Dream Weaver ( The Narrow Couloir Left of the Flying Buttress)


The Iron Gates

We arrived at the base of the snowfield somewhere around 7:00 in the morning and donned our crampons before heading up.  I have to thank whatever kind souls installed the beautiful set of steps up the snow as it greatly reduced the general pounding my legs take on snow.  We followed a great set of steps up the snow which seemed to average around 40 or so degrees in angle with a slightly steeper stretch before the couloir narrows.


Starting Up Dream Weaver (At The Broad Part)

I may be getting this wrong in which case Dave or someone else can send me a correction but here is how I recall the route: At the top of the first snowfield you come to a chimney leading into the first constriction which Roach rates as 5.4, you climb through some more snow, maybe 45 or so degree until coming to a second chimney  (supposedly 5.6, felt 5.4/5.5) which pops you out on a bunch of talus where you are almost parallel to the top of the Flying Buttress.  When we climbed Dream Weaver all three chimneys have had enough snow melt that they require climbing on rock and ice to surmount, you could not walk up and over them on snow. Be prepared for this as Dreamweaver is sometimes completely a snow climb. After this a scramble returns you to snow which gradually steepens to maybe 50 degrees before you reach at he third crux which is a chimney like-rock step (generally the crux of the route).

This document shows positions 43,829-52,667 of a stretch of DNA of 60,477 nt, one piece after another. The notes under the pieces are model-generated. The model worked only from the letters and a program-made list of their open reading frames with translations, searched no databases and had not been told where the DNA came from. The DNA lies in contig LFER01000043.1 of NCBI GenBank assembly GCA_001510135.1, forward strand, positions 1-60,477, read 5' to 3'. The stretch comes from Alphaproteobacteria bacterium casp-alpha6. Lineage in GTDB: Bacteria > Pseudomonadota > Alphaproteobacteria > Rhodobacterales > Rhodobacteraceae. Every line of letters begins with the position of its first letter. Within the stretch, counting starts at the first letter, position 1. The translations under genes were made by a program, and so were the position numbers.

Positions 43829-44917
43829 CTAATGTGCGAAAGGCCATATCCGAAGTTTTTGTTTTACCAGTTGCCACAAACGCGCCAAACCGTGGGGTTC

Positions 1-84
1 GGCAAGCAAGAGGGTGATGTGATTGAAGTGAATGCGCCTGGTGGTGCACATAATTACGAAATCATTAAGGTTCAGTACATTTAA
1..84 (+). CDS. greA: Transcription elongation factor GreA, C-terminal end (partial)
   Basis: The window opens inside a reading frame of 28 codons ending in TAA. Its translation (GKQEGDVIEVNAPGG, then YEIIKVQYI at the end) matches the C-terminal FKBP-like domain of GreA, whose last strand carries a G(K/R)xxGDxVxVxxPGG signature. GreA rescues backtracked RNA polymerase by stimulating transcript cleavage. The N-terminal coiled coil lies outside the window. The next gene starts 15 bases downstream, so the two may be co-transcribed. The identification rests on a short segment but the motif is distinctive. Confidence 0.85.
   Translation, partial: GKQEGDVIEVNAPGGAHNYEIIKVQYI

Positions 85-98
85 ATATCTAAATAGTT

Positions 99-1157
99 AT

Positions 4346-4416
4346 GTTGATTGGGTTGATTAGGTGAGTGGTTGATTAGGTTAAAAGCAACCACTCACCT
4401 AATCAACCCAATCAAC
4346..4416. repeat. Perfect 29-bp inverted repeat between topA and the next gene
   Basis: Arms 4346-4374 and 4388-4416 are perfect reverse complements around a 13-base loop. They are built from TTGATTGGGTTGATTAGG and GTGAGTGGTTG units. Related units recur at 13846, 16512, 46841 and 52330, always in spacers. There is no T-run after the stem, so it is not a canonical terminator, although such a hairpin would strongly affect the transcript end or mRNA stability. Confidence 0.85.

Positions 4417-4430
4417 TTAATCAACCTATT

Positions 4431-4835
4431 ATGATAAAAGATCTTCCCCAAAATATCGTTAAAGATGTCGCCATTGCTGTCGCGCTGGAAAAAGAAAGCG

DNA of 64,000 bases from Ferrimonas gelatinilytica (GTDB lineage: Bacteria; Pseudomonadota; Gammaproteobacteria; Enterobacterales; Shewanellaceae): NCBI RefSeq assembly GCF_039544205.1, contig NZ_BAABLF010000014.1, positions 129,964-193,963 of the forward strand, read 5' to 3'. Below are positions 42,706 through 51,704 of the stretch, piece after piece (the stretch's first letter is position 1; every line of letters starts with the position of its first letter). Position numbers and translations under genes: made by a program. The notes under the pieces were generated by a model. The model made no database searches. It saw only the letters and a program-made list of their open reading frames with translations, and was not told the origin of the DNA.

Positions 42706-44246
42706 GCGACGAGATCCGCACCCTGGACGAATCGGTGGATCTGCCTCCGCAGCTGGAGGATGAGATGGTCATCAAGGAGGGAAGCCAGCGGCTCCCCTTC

After passing the broad snowfield we came to the first chimney.  There was a bit of ice on the walls and above this point but it felt easy enough so I decided to give it a go ropeless.  I stemmed up and used my tools to find purchase in ice and rock above this point.  I initially found myself  awkwardly stemming until Dave told me to use the right wall.  Once I was able to get a good purchase with one of my tools I managed to get my right leg over on the right wall and then it was a simple matter of stemming up the wall while inching my tools up and out of this step.  When I realized how well the tools bite into ice and that I could literally hang off them it became quite fun.  I had never realized how enjoyable climbing in crampons and with a set of tools was.  I scrambled up past some icy stuff which required a couple thoughtful tool and crampon placements but was generally easy before stopping and waiting for Dave.  We made a point not to move while the other was climbing through technical parts as rock and ice fall was a real issue.  I looked back and watched Dave come up so smoothly that it made my ascent look barbaric.  It is quite interesting to watch someone who actually knows what they are doing.  He made the whole thing look easy.


1st Crux